Yet, we see again and again that asset classes, when you really account for their various biases, are no better than the risk-free rate. Case in point: CTAs, or Commodity Trading Advisor accounts. Bhardwaj, Gorton and Rouwenhors (2008)t published a study on CTA returns:
Investors face significant barriers in evaluating the performance of hedge funds and commodity trading advisors (CTAs). The only available performance data comes from voluntary reporting to private companies. Funds have incentives to strategically report to these companies, causing these data sets to be severely biased. And, because hedge funds use nonlinear, state-dependent, leveraged strategies, it has proven difficult to determine whether they add value relative to benchmarks. We focus on commodity trading advisors, a subset of hedge funds, and show that during the period 1994-2007 CTA excess returns to investors (i.e., net of fees) averaged 85 basis points per annum over US T-bills, which is insignificantly different from zero.
They focus on CTAs because they are relatively easier to handle than the diverse set of hedge fund strategies, but they are probably representative of hedge funds in general. CTAs manage about $200B in 2007, so it is not an insignificant sum. At the end, the authors try to address the question of why so many people invest in an investment class so much riskier than money markets without anything to show for it, and they are left with a puzzle: "the poor performance track record of CTAs raises the question of why the asset class has continued to grow – apparently despite a long history of poor performance."
Their answer is basically that hope dominates reality, in large part because the information presented is so biased. Further, regulations actually exacerbate this problem because they prohibit funds from advertising performance directly, because supposedly this would be soliciting unsophisticated investors; in practice this allows CTAs as a class to hide their lame aggregate performance more effectively.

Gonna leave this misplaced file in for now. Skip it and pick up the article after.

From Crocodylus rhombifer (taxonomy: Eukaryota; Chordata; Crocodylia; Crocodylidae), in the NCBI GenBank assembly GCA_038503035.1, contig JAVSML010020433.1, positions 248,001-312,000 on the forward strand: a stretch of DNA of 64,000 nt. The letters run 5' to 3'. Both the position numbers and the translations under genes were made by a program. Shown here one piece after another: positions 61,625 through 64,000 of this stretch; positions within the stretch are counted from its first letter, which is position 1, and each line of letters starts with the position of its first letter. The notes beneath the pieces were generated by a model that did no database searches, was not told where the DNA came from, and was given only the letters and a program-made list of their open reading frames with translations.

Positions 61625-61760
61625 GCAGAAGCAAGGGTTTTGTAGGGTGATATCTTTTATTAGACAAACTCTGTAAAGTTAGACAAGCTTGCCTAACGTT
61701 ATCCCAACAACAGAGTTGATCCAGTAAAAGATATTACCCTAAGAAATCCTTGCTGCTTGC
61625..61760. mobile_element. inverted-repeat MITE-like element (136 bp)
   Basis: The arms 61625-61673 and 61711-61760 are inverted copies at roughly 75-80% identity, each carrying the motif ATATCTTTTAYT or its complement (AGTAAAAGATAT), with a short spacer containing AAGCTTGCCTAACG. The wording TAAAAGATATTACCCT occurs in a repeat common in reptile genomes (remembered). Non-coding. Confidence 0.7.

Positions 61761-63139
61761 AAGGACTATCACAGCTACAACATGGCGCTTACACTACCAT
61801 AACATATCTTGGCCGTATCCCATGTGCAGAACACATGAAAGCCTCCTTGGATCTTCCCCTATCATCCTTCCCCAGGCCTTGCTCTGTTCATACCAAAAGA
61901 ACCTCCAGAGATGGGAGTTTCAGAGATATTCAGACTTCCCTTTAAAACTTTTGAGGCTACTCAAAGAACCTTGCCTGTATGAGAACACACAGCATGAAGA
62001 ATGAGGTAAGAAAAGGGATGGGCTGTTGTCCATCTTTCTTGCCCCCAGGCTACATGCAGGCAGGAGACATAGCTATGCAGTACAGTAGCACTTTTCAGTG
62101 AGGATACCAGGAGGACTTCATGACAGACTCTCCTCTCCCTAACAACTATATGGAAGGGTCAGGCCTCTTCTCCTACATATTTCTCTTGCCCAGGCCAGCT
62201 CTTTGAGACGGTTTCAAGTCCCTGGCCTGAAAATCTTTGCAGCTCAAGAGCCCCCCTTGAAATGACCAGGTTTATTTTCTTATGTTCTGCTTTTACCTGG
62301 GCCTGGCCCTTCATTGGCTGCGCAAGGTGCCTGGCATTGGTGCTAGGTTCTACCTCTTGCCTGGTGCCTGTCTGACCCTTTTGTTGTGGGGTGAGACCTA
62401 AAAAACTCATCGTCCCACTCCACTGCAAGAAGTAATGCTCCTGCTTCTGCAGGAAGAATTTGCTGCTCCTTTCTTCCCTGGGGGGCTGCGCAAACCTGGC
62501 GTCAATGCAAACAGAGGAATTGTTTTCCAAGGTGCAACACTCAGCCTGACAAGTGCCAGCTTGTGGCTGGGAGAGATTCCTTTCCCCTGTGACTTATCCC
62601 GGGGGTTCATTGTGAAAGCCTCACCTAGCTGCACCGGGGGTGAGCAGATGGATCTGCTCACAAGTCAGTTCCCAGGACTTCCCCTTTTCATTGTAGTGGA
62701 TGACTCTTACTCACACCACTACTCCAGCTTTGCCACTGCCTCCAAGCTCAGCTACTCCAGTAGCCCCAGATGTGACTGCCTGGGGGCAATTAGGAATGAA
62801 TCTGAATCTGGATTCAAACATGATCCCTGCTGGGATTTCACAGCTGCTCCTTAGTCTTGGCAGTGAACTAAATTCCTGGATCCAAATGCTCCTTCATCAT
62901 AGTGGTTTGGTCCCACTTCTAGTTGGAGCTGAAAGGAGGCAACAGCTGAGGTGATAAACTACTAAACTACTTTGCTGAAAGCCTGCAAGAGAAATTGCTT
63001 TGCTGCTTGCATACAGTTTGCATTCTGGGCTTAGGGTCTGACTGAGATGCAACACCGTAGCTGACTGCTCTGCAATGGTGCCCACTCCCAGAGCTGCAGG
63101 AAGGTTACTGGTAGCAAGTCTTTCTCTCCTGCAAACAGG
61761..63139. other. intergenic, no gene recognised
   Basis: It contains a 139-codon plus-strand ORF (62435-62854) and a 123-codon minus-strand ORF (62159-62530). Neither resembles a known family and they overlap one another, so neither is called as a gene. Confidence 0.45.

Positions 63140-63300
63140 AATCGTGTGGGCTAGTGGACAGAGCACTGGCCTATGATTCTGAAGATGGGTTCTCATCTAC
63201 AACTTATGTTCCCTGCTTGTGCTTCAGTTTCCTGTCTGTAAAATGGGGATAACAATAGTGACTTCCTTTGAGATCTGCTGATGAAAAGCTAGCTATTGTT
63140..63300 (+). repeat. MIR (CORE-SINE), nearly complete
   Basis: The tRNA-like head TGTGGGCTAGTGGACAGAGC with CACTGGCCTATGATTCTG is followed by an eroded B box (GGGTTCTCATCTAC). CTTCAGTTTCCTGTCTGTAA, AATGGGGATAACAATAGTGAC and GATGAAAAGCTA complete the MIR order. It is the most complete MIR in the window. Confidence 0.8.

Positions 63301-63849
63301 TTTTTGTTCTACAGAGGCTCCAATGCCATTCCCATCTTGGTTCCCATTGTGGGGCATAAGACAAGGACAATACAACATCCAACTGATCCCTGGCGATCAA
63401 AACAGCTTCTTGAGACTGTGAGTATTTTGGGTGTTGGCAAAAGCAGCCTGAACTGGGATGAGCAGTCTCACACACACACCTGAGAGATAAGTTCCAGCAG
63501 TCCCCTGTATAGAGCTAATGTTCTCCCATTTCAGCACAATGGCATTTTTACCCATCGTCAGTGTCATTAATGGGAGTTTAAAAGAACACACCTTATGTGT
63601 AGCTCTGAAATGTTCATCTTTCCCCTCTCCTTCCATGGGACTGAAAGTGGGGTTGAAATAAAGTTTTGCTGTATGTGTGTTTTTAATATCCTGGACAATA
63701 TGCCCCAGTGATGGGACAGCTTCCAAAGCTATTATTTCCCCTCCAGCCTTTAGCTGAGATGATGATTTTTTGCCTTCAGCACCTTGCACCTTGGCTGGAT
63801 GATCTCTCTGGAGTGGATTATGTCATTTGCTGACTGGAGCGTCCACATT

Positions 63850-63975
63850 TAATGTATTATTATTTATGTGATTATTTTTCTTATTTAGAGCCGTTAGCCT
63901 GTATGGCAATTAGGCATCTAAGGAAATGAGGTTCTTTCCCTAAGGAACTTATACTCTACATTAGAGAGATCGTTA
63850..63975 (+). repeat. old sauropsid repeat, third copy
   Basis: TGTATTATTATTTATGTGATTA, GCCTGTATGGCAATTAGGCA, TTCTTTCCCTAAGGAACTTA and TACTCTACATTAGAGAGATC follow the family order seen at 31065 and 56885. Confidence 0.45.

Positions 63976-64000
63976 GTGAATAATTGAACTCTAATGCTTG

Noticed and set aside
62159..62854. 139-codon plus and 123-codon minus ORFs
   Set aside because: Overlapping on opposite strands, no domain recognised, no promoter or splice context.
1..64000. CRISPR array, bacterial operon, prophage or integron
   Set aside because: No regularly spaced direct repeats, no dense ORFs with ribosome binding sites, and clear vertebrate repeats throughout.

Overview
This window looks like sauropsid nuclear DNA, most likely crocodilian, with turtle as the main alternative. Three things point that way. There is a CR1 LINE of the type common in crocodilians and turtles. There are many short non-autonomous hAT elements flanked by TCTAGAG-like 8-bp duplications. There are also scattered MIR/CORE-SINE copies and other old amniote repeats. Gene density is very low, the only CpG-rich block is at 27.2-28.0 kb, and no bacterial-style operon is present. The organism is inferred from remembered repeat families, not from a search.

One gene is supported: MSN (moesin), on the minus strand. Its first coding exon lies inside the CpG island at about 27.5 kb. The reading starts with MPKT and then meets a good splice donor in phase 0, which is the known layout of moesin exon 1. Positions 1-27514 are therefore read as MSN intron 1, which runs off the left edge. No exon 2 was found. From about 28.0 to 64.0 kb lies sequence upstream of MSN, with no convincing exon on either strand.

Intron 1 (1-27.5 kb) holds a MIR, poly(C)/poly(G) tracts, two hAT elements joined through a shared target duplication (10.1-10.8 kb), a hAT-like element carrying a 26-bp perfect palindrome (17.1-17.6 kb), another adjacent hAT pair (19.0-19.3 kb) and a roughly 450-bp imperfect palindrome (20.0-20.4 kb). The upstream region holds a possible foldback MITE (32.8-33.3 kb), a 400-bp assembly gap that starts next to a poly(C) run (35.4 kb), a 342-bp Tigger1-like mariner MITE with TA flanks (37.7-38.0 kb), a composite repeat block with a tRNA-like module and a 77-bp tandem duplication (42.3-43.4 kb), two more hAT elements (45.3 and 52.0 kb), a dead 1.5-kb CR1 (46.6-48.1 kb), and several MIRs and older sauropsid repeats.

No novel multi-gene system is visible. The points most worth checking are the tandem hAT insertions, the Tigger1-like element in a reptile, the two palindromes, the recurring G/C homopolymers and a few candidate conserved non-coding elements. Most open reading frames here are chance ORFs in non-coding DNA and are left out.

Private equity is another asset class with difficult-to-know aggregate performance data. Robinson and Sensoy (2011) find that private equity investments do slightly better than the S&P looking at data from 1984-2010. But just as in the broad equity market, the returns to private equity are low following high fundraising years, so that the return to the average dollar invested is actually lower than for the S&P500, and this lowers the average dollar return by more than a third, putting them back into money market returns.
Maymin and Fisher (2011) find the average investor in an asset class lags the average performance of the asset class itself by an average of 1.95 percent per year over the past fifteen years, based on net investor cash flows of 25,000 mutual funds, leaving them with next to zero after taxes and inflation. Below is a pie chart from their paper:
The theory that risk is not rewarded explains more of the data, and avoids the bizarre risk-loving/risk-hating theory that is preferred by academics. This clearly makes most investments much less attractive, which combined with its unorthodox assumption (envy over greed), makes it a very minority view. But it's still right.